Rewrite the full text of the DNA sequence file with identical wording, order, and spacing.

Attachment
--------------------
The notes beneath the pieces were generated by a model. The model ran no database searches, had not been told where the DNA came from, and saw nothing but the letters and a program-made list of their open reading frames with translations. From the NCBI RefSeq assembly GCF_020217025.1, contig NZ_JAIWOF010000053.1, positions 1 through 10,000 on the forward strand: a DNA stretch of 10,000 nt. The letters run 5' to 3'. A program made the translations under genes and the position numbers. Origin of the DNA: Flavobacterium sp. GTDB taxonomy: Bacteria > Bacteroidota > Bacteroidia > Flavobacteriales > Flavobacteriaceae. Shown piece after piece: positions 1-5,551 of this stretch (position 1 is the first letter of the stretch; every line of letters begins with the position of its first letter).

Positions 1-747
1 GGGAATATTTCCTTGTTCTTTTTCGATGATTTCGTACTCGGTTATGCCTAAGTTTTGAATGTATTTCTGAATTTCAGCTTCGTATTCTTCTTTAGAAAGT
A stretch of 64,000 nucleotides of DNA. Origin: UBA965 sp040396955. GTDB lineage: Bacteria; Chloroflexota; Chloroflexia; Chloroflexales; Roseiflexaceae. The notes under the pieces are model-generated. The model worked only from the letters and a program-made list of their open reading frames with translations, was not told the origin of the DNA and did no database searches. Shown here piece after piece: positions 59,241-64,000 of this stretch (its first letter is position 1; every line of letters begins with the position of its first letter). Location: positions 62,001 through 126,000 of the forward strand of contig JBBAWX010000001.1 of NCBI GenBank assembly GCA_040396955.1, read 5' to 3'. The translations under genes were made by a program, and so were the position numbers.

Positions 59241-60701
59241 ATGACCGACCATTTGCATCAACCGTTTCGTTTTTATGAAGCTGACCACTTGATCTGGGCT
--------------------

The notes beneath the pieces were generated by a model. The model ran no database searches, had not been told where the DNA came from, and saw nothing but the letters and a program-made list of their open reading frames with translations. From the NCBI RefSeq assembly GCF_020217025.1, contig NZ_JAIWOF010000053.1, positions 1 through 10,000 on the forward strand: a DNA stretch of 10,000 nt. The letters run 5' to 3'. A program made the translations under genes and the position numbers. Origin of the DNA: Flavobacterium sp. GTDB taxonomy: Bacteria > Bacteroidota > Bacteroidia > Flavobacteriales > Flavobacteriaceae. Shown piece after piece: positions 1-5,551 of this stretch (position 1 is the first letter of the stretch; every line of letters begins with the position of its first letter).

Positions 1-747
1 GGGAATATTTCCTTGTTCTTTTTCGATGATTTCGTACTCGGTTATGCCTAAGTTTTGAATGTATTTCTGAATTTCAGCTTCGTATTCTTCTTTAGAAAGT
A stretch of 64,000 nucleotides of DNA. Origin: UBA965 sp040396955. GTDB lineage: Bacteria; Chloroflexota; Chloroflexia; Chloroflexales; Roseiflexaceae. The notes under the pieces are model-generated. The model worked only from the letters and a program-made list of their open reading frames with translations, was not told the origin of the DNA and did no database searches. Shown here piece after piece: positions 59,241-64,000 of this stretch (its first letter is position 1; every line of letters begins with the position of its first letter). Location: positions 62,001 through 126,000 of the forward strand of contig JBBAWX010000001.1 of NCBI GenBank assembly GCA_040396955.1, read 5' to 3'. The translations under genes were made by a program, and so were the position numbers.

Positions 59241-60701
59241 ATGACCGACCATTTGCATCAACCGTTTCGTTTTTATGAAGCTGACCACTTGATCTGGGCT